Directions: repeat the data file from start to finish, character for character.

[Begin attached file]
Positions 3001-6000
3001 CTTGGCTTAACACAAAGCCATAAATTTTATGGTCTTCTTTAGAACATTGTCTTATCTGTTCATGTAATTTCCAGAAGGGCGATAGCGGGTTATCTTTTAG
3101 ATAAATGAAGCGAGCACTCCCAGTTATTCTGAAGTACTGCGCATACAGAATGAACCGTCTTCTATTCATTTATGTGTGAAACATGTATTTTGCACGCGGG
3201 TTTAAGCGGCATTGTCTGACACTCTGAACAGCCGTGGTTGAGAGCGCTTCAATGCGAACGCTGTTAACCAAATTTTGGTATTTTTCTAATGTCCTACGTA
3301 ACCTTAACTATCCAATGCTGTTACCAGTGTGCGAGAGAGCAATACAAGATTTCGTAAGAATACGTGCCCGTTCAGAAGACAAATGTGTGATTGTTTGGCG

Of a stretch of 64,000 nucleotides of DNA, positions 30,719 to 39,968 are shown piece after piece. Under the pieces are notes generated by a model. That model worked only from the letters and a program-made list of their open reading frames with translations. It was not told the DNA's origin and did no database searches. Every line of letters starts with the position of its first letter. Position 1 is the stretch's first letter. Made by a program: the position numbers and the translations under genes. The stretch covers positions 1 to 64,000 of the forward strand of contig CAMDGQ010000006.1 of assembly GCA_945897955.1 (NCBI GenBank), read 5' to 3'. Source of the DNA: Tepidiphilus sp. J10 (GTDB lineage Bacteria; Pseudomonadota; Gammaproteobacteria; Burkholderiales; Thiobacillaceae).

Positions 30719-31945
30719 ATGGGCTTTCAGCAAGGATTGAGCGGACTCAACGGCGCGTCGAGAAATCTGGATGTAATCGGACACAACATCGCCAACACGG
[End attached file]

Positions 3001-6000
3001 CTTGGCTTAACACAAAGCCATAAATTTTATGGTCTTCTTTAGAACATTGTCTTATCTGTTCATGTAATTTCCAGAAGGGCGATAGCGGGTTATCTTTTAG
3101 ATAAATGAAGCGAGCACTCCCAGTTATTCTGAAGTACTGCGCATACAGAATGAACCGTCTTCTATTCATTTATGTGTGAAACATGTATTTTGCACGCGGG
3201 TTTAAGCGGCATTGTCTGACACTCTGAACAGCCGTGGTTGAGAGCGCTTCAATGCGAACGCTGTTAACCAAATTTTGGTATTTTTCTAATGTCCTACGTA
3301 ACCTTAACTATCCAATGCTGTTACCAGTGTGCGAGAGAGCAATACAAGATTTCGTAAGAATACGTGCCCGTTCAGAAGACAAATGTGTGATTGTTTGGCG

Of a stretch of 64,000 nucleotides of DNA, positions 30,719 to 39,968 are shown piece after piece. Under the pieces are notes generated by a model. That model worked only from the letters and a program-made list of their open reading frames with translations. It was not told the DNA's origin and did no database searches. Every line of letters starts with the position of its first letter. Position 1 is the stretch's first letter. Made by a program: the position numbers and the translations under genes. The stretch covers positions 1 to 64,000 of the forward strand of contig CAMDGQ010000006.1 of assembly GCA_945897955.1 (NCBI GenBank), read 5' to 3'. Source of the DNA: Tepidiphilus sp. J10 (GTDB lineage Bacteria; Pseudomonadota; Gammaproteobacteria; Burkholderiales; Thiobacillaceae).

Positions 30719-31945
30719 ATGGGCTTTCAGCAAGGATTGAGCGGACTCAACGGCGCGTCGAGAAATCTGGATGTAATCGGACACAACATCGCCAACACGG